Once I feel that the horse and rider are working together as a team, I will have them start with the top line, but will take the oxer out so there are just the two cavaletti on the ends. Then I will ask the riders to tell me how many strides they put in between the two cavaletti. From there we will work on adding and taking out strides between the cavaletti to work on adjustability. Depending on the level, I will expect the riders to be able to add or take out one to four strides.
As soon as the horses are able to seamlessly play with the striding in both directions between the cavaletti, I will add in the oxer and build it up until it’s at an appropriate level for the horse and rider. Keep in mind that this is a cross-rail oxer, which helps the rider visually stay centered, and encourages the horse to be a bit more tidy with their front end.
From here we’ll move to the bottom line, and once again I like to start by having the riders go through it a few times with the jumps taken out before adding in the jumps. I often have people question why the distances are just slightly different for this line, and my reason is quite simply: while it’s only a foot difference, it’s enough to make a difference. Keep in mind that this particular exercise is a little easier when you approach it from the 22' distance, so I do like to start with that approach. As I mentioned earlier, I like to mix things up a bit so that the horse – and rider – gets used to thinking throughout their course. The goal is to be a proactive rider, not just a reactive rider.
Once I feel that the horses and riders are straight and adjustable, in relation to their riding level, I will move on to the middle exercise. Again, I will simplify this exercise to start, and put the center line cross-rail poles down on the ground. The first two exercises focused on longitudinal adjustability, and this exercise focuses on latitudinal adjustability. As discussed earlier, the idea is to leg yield to either side of the poles on the ground. As the jump gets bigger, the rider will need to concentrate on staying tall in the saddle, so that when you land you are ready to start your leg yield.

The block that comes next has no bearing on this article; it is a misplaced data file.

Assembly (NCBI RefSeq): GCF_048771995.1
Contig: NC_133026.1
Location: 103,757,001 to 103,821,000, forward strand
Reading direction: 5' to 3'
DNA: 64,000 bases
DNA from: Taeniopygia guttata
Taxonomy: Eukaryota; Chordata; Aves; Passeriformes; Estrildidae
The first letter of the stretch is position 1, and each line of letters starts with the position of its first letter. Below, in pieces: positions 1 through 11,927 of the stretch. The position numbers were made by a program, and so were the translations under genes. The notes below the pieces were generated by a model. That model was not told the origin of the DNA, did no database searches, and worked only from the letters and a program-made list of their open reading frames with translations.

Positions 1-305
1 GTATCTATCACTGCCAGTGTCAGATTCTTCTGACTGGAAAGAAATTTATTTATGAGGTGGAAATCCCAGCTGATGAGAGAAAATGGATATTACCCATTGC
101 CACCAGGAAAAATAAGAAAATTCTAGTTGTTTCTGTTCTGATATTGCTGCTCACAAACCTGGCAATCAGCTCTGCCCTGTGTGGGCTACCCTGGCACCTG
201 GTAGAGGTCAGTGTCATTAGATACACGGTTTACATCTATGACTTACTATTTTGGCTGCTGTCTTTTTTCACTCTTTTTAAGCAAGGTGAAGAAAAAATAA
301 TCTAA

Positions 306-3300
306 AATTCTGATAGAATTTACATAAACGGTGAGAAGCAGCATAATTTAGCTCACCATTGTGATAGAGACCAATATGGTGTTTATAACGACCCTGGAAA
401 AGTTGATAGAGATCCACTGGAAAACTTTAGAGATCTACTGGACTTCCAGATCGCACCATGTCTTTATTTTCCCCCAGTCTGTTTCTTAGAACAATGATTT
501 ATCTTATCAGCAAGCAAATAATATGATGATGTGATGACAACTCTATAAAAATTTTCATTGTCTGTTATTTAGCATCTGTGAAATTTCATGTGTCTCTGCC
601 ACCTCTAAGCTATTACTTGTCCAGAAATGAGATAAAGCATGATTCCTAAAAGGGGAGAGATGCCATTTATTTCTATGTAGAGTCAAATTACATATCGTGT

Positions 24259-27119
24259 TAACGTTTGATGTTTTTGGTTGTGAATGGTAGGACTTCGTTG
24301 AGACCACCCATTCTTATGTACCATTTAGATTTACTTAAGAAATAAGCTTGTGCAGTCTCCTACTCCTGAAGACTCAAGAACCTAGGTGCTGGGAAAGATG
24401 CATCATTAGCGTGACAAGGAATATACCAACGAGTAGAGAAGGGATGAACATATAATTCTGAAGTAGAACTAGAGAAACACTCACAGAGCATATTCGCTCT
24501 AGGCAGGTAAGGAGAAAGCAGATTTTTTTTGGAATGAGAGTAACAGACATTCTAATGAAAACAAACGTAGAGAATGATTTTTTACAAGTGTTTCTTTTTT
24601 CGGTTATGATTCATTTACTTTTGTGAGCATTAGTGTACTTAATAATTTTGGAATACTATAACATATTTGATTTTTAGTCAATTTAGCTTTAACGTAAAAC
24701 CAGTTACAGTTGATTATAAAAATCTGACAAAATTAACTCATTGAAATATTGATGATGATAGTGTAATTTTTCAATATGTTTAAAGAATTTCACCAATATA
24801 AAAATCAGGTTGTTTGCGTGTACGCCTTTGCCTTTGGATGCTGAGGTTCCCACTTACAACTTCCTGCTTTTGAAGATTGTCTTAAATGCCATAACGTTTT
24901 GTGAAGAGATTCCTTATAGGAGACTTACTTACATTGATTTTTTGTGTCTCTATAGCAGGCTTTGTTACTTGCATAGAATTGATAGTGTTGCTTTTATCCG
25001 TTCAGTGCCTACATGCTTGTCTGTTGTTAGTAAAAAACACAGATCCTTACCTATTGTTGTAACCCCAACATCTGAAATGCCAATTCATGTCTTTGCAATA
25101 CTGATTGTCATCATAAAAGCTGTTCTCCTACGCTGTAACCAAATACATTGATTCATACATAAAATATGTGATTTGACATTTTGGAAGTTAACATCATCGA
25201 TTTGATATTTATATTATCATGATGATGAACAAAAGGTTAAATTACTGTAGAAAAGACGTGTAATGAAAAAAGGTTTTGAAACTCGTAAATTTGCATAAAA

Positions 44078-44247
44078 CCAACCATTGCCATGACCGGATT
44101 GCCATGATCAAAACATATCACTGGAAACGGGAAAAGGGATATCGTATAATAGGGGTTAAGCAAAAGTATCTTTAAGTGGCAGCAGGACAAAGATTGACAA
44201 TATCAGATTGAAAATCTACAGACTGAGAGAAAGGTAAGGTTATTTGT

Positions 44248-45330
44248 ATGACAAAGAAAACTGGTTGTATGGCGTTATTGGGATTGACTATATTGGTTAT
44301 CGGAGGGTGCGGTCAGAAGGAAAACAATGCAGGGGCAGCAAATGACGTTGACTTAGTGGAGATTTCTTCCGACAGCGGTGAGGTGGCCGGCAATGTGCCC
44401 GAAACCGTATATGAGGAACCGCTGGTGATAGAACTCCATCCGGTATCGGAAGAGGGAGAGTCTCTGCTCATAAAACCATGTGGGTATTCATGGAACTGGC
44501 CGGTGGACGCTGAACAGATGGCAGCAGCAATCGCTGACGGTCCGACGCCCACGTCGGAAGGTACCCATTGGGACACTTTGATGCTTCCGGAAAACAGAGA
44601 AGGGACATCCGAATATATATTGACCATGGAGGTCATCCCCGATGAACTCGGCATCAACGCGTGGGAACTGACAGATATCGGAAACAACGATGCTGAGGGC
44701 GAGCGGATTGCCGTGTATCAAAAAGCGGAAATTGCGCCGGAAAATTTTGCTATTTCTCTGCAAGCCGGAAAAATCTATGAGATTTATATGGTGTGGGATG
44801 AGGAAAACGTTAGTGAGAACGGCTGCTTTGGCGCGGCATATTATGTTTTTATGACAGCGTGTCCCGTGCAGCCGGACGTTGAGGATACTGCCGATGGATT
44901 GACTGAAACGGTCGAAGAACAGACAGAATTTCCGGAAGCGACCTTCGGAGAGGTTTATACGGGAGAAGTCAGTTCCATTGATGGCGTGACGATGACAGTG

I find that the biggest problem in course riding is riders cutting their corners. The goal of this entire jump sequence is to help with this common issue. So once riders have mastered each exercise individually, I will put together small courses utilizing different aspects of the exercises set up. Regardless of the size of your jumping arena or your course, riders should always work on staying on the rail between the exercises. If riders are still struggling with their horses falling in on turns, I will instruct the riders to think of taking one more stride before turning to their next jump.
While advanced riders can move through all of these exercises in one jump school, I often recommend riders leaving this exercise set up in their arena for a week or two and gradually work their way through it. If you have a smaller arena, you can put the centerline exercise across the diagonal. And the other distances can be adapted to fit into your space. And keep in mind that different horses need different things, so don’t be afraid to adapt as needed.